Kentucky only wins when they hit three point bombs. They have no inside attack. This might work against mediocre teams like those found in the Southeast Conference but when they go up against a good team, they will get beat. As the saying says, live by the three, die by the three.

The Facts

When Rick Pitino took over as head coach of the Kentucky Wildcats in 1989, he inherited a team with a gaping lack of inside talent. Reggie Hanson played center and was their toughest inside player. Although he performed admirably, the fact that he was really a thin 6-7' forward underscored the lack of an inside game in that team. Pitino knew that he must have a perimeter-oriented attack and that the three-point line provided the means to keep his talent poor team competitive.

1989-90 Kentucky Wildcats

FRONT ROW (left to right): Strength coach Ray "Rock" Oliver, Richie Farmer, Sean Woods, John Pelphrey, Derrick Miller, Graduate Assistant Billy Donovan.
BACK ROW (left to right): Assistant coach Herb Sendek, Assistant coach Orlando Smith, Deron Feldhaus, Johnathon Davis, Reggie Hanson, Jeff Brassow, Henry Thomas, Associate coach Ralph Willard, Coach Rick Pitino

JPS Note - This team may have been short on talent, but they certainly had some good coaches !

As the years progressed, Kentucky became more adept at their system of spreading the court, passing and finding an open shot. With the arrival of inside recruits, including Jamal Mashburn and Rodney Dent, the team became more balanced offensively. Kentucky still shot threes but less frequently.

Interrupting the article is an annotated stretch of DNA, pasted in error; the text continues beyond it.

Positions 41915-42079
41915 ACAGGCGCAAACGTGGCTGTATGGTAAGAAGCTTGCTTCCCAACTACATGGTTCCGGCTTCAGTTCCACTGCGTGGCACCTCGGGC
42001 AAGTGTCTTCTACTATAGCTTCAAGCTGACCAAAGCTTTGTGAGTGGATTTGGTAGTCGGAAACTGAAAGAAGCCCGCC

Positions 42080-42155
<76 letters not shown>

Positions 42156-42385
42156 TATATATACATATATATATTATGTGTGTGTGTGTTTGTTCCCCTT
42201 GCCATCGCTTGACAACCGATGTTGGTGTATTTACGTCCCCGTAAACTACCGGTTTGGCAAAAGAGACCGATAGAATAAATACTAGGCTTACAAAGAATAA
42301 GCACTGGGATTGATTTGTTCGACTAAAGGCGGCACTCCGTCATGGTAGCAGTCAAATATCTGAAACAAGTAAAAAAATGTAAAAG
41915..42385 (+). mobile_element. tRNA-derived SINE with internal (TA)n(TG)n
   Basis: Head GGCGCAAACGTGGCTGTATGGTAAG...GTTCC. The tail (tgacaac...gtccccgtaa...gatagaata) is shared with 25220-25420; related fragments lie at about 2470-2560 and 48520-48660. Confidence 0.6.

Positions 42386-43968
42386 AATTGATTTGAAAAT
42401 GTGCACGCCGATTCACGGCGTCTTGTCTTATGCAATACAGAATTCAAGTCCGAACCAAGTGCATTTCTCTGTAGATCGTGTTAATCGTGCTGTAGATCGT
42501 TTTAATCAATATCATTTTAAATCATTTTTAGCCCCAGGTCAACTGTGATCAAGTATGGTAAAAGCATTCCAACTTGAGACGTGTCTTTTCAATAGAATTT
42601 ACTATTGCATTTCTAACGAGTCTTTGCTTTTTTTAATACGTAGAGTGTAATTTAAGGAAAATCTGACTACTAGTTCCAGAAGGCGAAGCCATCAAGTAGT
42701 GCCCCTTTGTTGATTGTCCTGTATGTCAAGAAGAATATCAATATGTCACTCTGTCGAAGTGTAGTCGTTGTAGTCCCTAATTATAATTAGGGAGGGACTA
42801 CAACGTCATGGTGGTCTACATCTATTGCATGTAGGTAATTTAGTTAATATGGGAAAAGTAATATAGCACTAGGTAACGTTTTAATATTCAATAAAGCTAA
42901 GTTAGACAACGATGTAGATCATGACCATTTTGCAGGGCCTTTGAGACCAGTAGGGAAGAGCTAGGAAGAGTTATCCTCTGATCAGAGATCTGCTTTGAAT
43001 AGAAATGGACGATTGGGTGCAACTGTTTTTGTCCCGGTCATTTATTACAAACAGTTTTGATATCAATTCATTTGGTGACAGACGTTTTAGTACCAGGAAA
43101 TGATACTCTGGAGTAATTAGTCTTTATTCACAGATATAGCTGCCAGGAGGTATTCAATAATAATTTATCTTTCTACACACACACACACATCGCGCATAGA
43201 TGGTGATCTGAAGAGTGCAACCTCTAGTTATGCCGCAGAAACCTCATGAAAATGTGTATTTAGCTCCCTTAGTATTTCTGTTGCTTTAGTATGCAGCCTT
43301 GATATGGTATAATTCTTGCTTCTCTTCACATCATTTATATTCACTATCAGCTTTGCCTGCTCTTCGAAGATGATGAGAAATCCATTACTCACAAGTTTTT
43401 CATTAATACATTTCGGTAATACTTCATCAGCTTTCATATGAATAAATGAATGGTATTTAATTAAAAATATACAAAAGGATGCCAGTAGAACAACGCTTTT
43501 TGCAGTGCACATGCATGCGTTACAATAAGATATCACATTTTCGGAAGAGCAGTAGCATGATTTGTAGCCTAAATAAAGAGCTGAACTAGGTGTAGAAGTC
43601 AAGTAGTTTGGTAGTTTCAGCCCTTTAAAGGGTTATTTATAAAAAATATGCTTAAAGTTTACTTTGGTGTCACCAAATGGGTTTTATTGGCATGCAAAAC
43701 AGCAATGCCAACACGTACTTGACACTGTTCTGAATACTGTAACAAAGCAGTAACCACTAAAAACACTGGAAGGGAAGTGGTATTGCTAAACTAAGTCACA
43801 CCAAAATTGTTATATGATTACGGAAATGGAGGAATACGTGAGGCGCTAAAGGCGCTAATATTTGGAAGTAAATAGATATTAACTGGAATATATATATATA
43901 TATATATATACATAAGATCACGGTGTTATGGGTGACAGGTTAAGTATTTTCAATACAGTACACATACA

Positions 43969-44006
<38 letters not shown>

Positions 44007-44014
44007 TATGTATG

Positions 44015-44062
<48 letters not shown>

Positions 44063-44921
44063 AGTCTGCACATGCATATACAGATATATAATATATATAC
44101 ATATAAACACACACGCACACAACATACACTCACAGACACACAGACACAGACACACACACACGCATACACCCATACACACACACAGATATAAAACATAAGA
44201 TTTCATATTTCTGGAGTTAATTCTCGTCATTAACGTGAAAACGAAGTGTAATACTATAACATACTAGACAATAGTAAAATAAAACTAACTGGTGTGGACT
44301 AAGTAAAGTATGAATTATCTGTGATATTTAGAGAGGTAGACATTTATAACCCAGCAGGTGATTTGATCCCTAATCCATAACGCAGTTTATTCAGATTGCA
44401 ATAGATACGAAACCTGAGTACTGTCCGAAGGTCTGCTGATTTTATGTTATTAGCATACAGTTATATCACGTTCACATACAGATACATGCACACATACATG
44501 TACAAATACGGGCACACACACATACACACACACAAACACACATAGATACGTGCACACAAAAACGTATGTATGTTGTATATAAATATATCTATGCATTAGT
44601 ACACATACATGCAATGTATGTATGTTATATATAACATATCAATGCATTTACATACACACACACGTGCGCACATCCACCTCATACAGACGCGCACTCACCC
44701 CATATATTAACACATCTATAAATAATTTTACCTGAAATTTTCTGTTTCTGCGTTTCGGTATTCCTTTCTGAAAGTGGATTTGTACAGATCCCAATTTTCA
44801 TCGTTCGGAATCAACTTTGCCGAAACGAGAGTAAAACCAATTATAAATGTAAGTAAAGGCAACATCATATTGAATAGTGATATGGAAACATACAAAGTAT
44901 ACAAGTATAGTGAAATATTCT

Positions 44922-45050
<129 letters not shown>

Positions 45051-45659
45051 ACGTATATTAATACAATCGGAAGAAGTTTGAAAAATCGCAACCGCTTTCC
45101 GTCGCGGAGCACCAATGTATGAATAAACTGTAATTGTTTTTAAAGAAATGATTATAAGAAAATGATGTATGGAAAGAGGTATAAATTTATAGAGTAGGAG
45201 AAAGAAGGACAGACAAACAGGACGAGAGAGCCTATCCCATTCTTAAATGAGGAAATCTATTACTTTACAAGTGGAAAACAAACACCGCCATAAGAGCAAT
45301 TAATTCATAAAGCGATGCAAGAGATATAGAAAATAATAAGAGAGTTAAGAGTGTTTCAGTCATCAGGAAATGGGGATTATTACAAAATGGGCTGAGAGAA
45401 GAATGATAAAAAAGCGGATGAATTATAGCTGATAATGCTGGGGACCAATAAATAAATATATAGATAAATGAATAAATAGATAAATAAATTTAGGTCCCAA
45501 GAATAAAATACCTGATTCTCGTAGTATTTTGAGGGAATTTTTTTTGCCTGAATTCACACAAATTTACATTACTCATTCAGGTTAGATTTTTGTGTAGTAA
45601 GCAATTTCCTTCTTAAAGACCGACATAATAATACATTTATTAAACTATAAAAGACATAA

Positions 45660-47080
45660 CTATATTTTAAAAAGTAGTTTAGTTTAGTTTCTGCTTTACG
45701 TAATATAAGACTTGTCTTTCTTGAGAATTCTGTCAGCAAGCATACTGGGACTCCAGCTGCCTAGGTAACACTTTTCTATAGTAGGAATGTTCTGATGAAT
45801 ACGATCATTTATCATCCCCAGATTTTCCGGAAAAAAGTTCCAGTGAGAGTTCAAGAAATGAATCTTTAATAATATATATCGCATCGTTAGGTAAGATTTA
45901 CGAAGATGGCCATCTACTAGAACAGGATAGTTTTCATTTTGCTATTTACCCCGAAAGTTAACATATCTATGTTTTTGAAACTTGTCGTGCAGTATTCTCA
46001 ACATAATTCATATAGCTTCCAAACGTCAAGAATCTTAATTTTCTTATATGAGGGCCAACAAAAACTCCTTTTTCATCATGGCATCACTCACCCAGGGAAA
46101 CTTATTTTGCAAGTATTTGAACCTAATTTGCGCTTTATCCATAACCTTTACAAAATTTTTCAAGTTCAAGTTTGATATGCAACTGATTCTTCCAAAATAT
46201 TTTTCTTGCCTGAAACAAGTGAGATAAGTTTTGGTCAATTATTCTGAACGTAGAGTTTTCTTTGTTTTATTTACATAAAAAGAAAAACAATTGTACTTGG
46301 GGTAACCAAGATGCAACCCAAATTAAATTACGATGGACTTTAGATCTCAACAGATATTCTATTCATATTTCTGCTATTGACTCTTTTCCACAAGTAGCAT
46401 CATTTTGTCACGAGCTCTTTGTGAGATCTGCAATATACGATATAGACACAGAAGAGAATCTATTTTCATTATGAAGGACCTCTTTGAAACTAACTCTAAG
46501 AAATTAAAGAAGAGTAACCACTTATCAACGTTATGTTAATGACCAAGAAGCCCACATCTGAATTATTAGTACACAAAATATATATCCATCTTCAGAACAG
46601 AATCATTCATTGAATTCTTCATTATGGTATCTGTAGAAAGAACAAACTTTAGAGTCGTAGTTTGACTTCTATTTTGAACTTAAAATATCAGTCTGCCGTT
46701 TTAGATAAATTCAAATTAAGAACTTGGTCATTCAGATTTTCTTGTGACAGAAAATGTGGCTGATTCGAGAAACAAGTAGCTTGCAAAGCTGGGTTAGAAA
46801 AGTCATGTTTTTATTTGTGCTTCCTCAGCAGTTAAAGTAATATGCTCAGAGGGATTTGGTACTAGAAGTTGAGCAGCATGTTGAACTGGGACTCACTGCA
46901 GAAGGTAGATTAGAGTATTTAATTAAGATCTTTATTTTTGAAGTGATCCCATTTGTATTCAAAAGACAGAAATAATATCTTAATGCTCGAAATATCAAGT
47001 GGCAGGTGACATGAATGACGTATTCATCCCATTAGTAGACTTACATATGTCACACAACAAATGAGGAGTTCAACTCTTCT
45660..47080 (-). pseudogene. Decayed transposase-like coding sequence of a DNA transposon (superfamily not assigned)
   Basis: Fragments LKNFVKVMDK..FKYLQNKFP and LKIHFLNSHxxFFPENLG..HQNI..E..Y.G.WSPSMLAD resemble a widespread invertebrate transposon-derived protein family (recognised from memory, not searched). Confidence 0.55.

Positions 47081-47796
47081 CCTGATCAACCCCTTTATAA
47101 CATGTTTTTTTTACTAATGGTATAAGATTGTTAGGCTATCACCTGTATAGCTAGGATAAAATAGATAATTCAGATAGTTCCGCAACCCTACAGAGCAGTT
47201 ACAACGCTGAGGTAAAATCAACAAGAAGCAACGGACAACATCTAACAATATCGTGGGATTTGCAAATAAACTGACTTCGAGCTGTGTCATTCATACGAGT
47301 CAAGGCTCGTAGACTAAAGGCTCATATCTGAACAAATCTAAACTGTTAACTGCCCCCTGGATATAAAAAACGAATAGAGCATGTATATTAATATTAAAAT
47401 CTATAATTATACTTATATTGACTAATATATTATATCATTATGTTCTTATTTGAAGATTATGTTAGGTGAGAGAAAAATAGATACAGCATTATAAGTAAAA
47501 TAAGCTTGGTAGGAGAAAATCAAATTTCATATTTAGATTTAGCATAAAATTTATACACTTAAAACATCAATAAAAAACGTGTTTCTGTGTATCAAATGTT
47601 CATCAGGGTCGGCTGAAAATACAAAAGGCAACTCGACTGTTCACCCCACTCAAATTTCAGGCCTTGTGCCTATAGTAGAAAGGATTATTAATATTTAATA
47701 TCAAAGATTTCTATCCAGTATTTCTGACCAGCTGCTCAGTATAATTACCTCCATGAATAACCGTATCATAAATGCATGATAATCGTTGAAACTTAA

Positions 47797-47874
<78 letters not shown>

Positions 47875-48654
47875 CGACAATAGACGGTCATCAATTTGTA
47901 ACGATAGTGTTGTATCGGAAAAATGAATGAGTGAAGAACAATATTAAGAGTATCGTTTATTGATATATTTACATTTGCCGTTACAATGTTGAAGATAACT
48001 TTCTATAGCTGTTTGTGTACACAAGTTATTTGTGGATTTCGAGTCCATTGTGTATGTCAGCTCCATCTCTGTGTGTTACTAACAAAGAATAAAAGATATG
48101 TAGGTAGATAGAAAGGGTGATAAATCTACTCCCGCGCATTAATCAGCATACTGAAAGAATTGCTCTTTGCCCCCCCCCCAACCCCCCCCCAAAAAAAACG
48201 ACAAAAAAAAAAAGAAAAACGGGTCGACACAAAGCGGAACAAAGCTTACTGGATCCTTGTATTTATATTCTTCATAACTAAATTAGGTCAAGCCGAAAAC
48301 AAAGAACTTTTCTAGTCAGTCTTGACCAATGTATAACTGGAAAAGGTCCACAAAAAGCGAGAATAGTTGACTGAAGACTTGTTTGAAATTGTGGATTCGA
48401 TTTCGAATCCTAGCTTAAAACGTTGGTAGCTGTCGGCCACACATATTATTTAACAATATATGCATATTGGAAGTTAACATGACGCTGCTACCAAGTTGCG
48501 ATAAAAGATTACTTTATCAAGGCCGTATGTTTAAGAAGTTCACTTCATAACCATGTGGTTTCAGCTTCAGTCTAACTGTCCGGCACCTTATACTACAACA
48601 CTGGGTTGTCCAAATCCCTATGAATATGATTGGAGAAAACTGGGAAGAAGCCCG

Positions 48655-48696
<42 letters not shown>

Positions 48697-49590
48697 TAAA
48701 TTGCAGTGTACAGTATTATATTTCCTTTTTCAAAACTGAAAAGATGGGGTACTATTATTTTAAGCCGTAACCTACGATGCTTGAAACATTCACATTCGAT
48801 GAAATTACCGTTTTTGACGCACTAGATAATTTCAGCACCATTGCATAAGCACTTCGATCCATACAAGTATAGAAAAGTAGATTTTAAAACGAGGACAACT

In order to win immediately in the 89-90 season, Pitino made great use of the three point line and took advantage of perhaps the best scorer on the team, senior Derrick Miller, who possessed a silky smooth shot with excellent range. Pitino molded the team into one which wasn't afraid to shoot the three, no matter who had the ball. Players such as Reggie Hanson and Deron Feldhaus, who under other coaches would probably never have attempted a three, became fairly proficient with the shot. This was designed to force the opponents to guard everyone all over the court and extended the defense. Although the team finished 14-14, this was a success considering the preseason expectations for the team. Pitino's system was becoming effective, it was fun to play and to watch.

Year Made Att. Made/Gm Att/Gm %age
1990 281 810 10.0 28.9 34.7%
1991 242 715 8.64 25.56 33.8%
1992 317 888 8.80 24.67 35.7%
1993 340 862 10.0 25.35 39.4%
1994 301 857 8.85 25.2 35.1%
1995 236 736 7.15 22.30 37.5%
19962676707.4118.61 39.9%
19972877777.1819.42 36.9%
Three-Point Shooting During Pitino's Tenure

Kentucky honed their style of play, with shooting threes still an integral part of their offensive attack. As the years progressed however, the number of three point shots attempted has decreased as other facets of Kentucky's game including post play, driving to the basket and defensive traps and pressure have taken a greater importance than during the early days. The result being that while UK shot less threes, they became more effective both from a shooting percentage standpoint and as a complement to their inside play.

Despite this, Kentucky is still considered by the press to be solely a three point shooting team and this misconception is repeated yearly by clueless television analysts.

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